Mirror, Mirror, 1965 Fiction; 4 pages; Complete. Philadelphia, PA; Age: 13; Adolescence; Time of great longing; Psychological fiction.

First page of Mirror, Mirror. Mss_0012.

PDF: Large image

Loose paper sheets; Typescript; Very good condition; some aging of the sheets;

Prose; Loneliness; A girl falls in love with a persona who appears in her mirror, as her dead father has in the past. Amy and Richard.

The typing on this page goes all the way to the margins, top, bottom, sides. The typing is fairly clean, and almost all of the errors are overprints of keys in proximity (e over r, for instance) that are corrections without erasures. One or two strike-throughs and a few pencil marks are the other forms of correction. Was this copied from a handwritten original? Or typed out directly? And, since the font is in fact different from that of the manuscripts typed from the winter of 1965, I think this must have been typed on the machine my father used for his cartoon captions. I was not allowed to use it on a regular basis, hence my desire for my own typewriter, and this would have been an exception, granted as a favor not to be repeated.

Related mss: Felice

For Christmas in 1965, I will get a typewriter. Because this is a major purchase, around $70, I pay for half of the gift with babysitting money. My contribution was earned from multiple weekends of being paid 50 cents an hour for a sum of two or three dollars a night. This means I have saved for months and persuaded my mother that a typewriter is essential to my life as a writer. I have been hunched over the machine since I opened the package on Christmas day. I feel my status as a writer will improve now that I have the professional instrument, which is far and away my most precious possession. My mother cautions me against learning to touch type because that is feminized work and devalued in the culture. But I am a writer, I tell her, and I need to be able to type. In fact, I will not learn to touch type until 1975, ten years later, so I type with two fingers, delirious with the pleasure of working on the small manual typewriter, a Brother. It confers legitimacy, and the power to turn my childhood hand into actual text, to elevate it past the school-girl manuscript and into the professional code of typescript, is utterly hypnotizing. I spend hours and hours typing. I have many texts that have gathered in my drawers, in the envelopes or paper clips that hold them together. I have a small room of my own now, at the back of the house, on the second floor, off the half-landing. The room is cold, the radiators work badly, the glass in the windows is from the original 1820s house, and the insulation non-existent. The room is tiny, big enough for a bed, a small table, a stool, with small, wall cupboard where I keep my few books and my manuscripts. The typewriter has a brown leather cover and zips closed. I wear the ribbons out until they are bald. Erasing is not an option, the paper is standard bond, and erasing fluid is a thing of the future. The sheer compression of the single spaced layout intensifies the commitment to the project, and to the act of typing as a way to solidify the prose into a solid mass. I love the feel of the sheets when they are completed, all the small punctuating marks of impact tactile and present. Writing, with the machine, becomes dimensional.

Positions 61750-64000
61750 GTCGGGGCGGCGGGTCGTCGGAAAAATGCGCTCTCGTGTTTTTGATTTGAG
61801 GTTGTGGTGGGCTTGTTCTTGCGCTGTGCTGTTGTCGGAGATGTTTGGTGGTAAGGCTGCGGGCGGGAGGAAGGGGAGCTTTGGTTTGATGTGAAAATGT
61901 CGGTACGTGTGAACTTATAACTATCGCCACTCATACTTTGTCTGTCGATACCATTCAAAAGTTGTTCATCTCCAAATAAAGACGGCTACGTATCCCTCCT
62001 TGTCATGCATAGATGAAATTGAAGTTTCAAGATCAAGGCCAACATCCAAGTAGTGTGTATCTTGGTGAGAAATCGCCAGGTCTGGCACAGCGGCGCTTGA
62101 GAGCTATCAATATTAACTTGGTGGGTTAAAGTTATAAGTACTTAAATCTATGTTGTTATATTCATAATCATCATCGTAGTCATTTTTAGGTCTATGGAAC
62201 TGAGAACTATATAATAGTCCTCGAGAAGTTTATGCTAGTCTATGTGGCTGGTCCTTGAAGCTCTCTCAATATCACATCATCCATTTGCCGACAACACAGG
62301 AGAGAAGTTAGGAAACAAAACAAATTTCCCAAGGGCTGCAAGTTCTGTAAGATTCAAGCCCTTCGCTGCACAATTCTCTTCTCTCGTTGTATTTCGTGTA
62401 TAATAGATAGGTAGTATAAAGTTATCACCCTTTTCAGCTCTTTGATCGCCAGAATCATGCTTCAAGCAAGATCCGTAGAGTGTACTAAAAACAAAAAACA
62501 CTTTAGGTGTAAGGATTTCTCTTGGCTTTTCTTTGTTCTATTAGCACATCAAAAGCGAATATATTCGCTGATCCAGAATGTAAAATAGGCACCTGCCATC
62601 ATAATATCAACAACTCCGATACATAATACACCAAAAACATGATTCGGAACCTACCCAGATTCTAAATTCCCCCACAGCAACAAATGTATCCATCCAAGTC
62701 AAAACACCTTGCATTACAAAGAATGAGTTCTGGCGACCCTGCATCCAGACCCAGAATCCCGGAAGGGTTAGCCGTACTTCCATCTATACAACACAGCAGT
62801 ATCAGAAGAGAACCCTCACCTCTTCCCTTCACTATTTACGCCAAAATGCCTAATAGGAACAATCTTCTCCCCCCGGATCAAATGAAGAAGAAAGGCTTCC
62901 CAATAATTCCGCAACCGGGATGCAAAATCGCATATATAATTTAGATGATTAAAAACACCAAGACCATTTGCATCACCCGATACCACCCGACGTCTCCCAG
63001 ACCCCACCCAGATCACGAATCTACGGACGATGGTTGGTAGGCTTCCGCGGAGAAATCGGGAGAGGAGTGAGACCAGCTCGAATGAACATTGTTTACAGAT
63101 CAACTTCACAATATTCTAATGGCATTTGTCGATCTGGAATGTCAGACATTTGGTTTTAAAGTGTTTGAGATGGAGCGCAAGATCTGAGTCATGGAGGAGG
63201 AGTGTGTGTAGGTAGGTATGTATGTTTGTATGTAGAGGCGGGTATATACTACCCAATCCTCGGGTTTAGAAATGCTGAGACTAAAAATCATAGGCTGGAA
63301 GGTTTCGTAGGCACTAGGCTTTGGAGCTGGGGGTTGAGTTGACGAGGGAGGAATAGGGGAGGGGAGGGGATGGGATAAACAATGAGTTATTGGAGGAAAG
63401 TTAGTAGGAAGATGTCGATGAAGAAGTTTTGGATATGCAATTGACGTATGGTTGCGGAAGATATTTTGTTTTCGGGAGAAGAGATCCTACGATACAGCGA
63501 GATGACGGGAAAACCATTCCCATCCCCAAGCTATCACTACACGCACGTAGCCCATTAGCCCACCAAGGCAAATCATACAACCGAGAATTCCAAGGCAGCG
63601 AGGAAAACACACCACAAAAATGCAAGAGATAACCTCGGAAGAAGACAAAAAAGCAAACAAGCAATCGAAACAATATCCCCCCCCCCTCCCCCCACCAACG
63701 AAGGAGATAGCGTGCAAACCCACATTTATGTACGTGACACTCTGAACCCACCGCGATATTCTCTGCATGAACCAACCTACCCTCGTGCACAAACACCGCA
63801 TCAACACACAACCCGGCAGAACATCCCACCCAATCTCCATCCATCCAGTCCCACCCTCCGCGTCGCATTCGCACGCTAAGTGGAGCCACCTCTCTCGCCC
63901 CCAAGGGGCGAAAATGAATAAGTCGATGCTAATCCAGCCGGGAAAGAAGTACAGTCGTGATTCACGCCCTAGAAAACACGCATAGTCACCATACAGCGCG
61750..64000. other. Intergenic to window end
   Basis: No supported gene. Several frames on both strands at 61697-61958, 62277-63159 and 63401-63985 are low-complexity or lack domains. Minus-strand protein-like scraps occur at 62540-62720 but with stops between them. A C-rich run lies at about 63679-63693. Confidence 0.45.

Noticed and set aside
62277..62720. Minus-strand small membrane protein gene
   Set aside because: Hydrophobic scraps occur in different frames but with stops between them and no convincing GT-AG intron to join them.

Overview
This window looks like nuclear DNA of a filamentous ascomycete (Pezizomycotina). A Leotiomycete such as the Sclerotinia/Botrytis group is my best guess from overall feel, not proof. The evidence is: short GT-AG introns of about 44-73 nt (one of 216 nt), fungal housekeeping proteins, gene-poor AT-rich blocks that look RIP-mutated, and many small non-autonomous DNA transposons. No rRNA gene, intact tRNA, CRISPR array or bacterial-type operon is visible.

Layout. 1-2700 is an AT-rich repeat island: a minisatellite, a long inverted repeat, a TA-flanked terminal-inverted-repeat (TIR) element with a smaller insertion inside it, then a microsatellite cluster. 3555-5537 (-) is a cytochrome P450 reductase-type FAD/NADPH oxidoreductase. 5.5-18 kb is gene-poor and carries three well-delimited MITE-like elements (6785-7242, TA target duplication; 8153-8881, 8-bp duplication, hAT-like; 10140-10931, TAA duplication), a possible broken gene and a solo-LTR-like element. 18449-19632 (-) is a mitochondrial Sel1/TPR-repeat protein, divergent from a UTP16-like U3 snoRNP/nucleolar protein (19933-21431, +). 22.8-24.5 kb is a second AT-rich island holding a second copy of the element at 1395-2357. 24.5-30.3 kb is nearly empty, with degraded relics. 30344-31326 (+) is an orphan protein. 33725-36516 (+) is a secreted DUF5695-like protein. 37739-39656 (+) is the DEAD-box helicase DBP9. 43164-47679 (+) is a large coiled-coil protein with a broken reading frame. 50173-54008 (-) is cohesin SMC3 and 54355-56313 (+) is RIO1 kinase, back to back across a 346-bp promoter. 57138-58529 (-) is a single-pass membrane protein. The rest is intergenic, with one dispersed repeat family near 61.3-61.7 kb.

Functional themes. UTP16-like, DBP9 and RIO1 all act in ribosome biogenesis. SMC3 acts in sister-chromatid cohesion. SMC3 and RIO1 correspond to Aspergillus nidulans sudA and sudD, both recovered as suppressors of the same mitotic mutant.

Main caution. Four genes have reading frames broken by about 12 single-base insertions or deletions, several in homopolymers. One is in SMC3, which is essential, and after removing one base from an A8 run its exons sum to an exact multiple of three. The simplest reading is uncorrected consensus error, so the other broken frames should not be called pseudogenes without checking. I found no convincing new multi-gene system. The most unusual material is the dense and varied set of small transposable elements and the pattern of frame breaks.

The story is a fantasy about a girl whose dead father visits her in the mirror, a reflection, a ghost, a phantom. She is drawn into the mirror space herself, and vanishes. Like “Felice”, the story plays with uncertainty about identity, which, in this instance, seems to rely upon reflection, which turns out to be empty and emptying. In both stories, the female characters vanish, unable to hold their own identities stable.

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